When it comes to produce, the sun is definitely beaming down brightly on the Sunshine State with sweet and rosy forecasts for the current fall and upcoming winter seasons.
“After avoiding hurricanes and with decent levels of rainfall, Florida producers remain in good shape as we enter our heavier production months beginning in November and December,” said Karol Molinares, deputy communications director in the Office of Commissioner Nikki Fried, at the Florida Department of Agriculture & Consumer Services in Tallahassee, FL. August and September aggregate production was up 1.74 percent over the last four years. However, September has been more difficult to gauge because the USDA is no longer reporting citrus figures until the end of each quarter, Molinares noted.
Florida may be best known for its amusement parks, but is an agricultural powerhouse too, with some 47,000 farms and ranches utilizing 9.45 million acres. Florida is first in the United States in the value of production for fresh market snap beans, fresh market cucumbers, cucumbers for processing, grapefruit, oranges, squash, sugarcane and fresh market tomatoes, and second in the value of production for Bell peppers, fresh market cabbage, fresh market sweet corn, strawberries and watermelons. It also ranks fourth in the value of production of peanuts.
In 2017, Florida accounted for 56 percent of the total value for oranges ($1.07 billion); 54 percent for grapefruit ($136 million); 38 percent for processing cucumbers ($97 million); 34 percent for fresh market tomatoes ($262 million), and 32 percent for fresh market Bell peppers ($206 million).
Regarding citrus, the USDA currently is estimating the state’s citrus production at 74 million boxes. “This is an exceptional rebound from our production in 2017-18 of 45.1 million, which experienced significant Hurricane Irma damage that fall. This is also up 3 percent from last year (2018-19),” Molinares said.
In 2017, 24,400 acres were planted for snap beans; 8,000 acres for cabbage; 41,700 acres for sweet corn; 26,000 acres for cucumbers; 13,500 acres for bell peppers; 5,900 acres for squash; 29,000 acres for tomatoes; 10,800 acres for strawberries, and 20,000 acres for watermelons.
“Florida continues to maintain a strong agricultural position as our farmers provide fall and winter fruits and vegetables to the U.S. During those months Florida faces intense competition from Mexico throughout most of our production months,” Molinares said.
“One of commissioner Fried’s priorities has been the protection of our specialty crop producers,” Molinares said. “She has been very vocal about USMCA’s potential affects on the industry and the need to have additional trade protections for fresh seasonal produce. We’ve discussed the need for these protections to the Florida Congressional Delegation, sent a letter to Ambassador Robert Lightizer, provided written congressional testimony, and authored op-eds on the topic.”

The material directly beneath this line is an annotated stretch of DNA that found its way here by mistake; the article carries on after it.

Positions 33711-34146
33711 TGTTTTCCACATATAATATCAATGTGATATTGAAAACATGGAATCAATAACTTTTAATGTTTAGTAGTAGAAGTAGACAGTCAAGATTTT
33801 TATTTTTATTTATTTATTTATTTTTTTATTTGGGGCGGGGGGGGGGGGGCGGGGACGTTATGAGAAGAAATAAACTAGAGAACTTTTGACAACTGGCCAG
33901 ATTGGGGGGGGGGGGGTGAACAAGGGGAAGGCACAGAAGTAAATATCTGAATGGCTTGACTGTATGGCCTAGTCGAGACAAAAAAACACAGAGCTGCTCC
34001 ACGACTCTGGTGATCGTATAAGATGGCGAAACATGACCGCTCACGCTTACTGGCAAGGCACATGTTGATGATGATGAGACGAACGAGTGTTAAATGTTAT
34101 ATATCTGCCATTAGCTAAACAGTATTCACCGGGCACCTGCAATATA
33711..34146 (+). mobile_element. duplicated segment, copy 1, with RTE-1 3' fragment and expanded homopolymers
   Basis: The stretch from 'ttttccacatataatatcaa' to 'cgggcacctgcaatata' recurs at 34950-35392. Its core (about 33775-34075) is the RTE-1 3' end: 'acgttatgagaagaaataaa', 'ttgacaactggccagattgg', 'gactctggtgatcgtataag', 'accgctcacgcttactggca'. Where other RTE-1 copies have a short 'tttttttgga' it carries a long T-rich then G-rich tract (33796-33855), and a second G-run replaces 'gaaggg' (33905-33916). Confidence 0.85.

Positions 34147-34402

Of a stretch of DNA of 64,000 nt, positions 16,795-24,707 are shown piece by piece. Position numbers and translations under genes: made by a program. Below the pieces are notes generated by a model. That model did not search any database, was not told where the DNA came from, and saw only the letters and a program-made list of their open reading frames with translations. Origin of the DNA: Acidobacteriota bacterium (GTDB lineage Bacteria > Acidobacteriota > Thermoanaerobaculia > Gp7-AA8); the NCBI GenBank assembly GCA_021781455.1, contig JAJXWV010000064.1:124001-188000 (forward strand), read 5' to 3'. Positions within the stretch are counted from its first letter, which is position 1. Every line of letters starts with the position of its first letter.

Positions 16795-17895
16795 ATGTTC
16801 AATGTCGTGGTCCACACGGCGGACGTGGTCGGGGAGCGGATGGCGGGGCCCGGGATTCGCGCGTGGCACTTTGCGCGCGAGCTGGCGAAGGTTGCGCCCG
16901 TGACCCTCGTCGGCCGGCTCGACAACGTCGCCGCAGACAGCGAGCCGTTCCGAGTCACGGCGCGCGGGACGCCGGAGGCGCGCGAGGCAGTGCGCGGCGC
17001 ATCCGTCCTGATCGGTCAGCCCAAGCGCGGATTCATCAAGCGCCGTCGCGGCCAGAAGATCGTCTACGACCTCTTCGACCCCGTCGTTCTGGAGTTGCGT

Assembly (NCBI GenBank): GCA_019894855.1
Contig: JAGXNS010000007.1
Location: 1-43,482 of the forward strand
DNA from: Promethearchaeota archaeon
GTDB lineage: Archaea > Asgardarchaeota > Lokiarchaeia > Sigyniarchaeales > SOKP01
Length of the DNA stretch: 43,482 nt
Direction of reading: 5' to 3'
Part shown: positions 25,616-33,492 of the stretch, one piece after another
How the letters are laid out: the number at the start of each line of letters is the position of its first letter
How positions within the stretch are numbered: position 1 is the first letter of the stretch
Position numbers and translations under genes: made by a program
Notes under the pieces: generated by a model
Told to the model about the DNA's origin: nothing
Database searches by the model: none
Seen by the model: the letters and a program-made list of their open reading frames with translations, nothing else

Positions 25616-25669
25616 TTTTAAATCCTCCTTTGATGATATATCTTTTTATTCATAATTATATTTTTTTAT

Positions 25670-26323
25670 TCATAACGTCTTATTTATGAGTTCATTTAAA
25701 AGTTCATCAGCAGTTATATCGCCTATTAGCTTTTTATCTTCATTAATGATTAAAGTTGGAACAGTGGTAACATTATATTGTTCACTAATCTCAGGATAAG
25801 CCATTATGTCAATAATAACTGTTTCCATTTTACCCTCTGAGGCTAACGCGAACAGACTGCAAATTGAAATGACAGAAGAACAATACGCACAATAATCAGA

The state also continues to provide extensive direct and indirect promotional support for its agricultural producers to enhance sales and awareness.
“Retail campaigns are a central component which include more than 80 specialized campaigns annually with thousands of individual targeted events,” Molinares said. “These are highest in the fall, winter and spring and include 70 retail partners, representing more than 10,000 retail outlets worldwide in 25 countries and territories.
“Marketers carefully design our Fresh From Florida promotional operations to deliver a consistent array of support throughout the production cycle,” Molinares continued. “Combined, these operations enhance consumer awareness, which reached a historic high in 2019 of 84 percent, as well as increasing sales by an estimated $137 million in 2018-19.”
The campaign incorporates a strong multi-media consumer advertising operation which has been enhanced to directly engage with customers. Components include an array of digital, television, print, influencers and grocery store advertisements which are designed to designed to optimize connectivity between customers and the numerous FFF products.
Fresh From Florida has many promotions planned for the late winter and spring commodities, Molinares said. They include social media efforts, digital ads on recipe websites, targeted online messaging, influencers, digital coupons such as Ibotta, Mobile Fuse advertising, television advertising on HULU and OTT, circular ad incentives, grocery cart ads, food service programs and in-store commodity sampling events.
“When retailers place items on ad, sales can increase 50 - 300 percent. We coordinate the advertising to coincide with grocery cart advertising and store signage. We also continue to use social media advertising to raise awareness that certain commodities are ‘available now’ in retail markets,” Molinares said.
Florida’s farmers have their sights set on new commodities to further diversify.
“Peaches continues to be a relatively new commodity emerging in just the last few years as a commercially viable Florida product,” Molinares said. “From just 2012 to 2017, the USDA Ag Census reported an expansion of 17 percent in producing acres, from 776 to 904. Florida retail campaigns have included Fresh Florida peaches in several chains in the U.S., as well as in areas in Canada.”
And another new crop is about to take root — hemp.
“The Department and the USDA have both released hemp industry rules that will set the stage for product production,” Molinares said.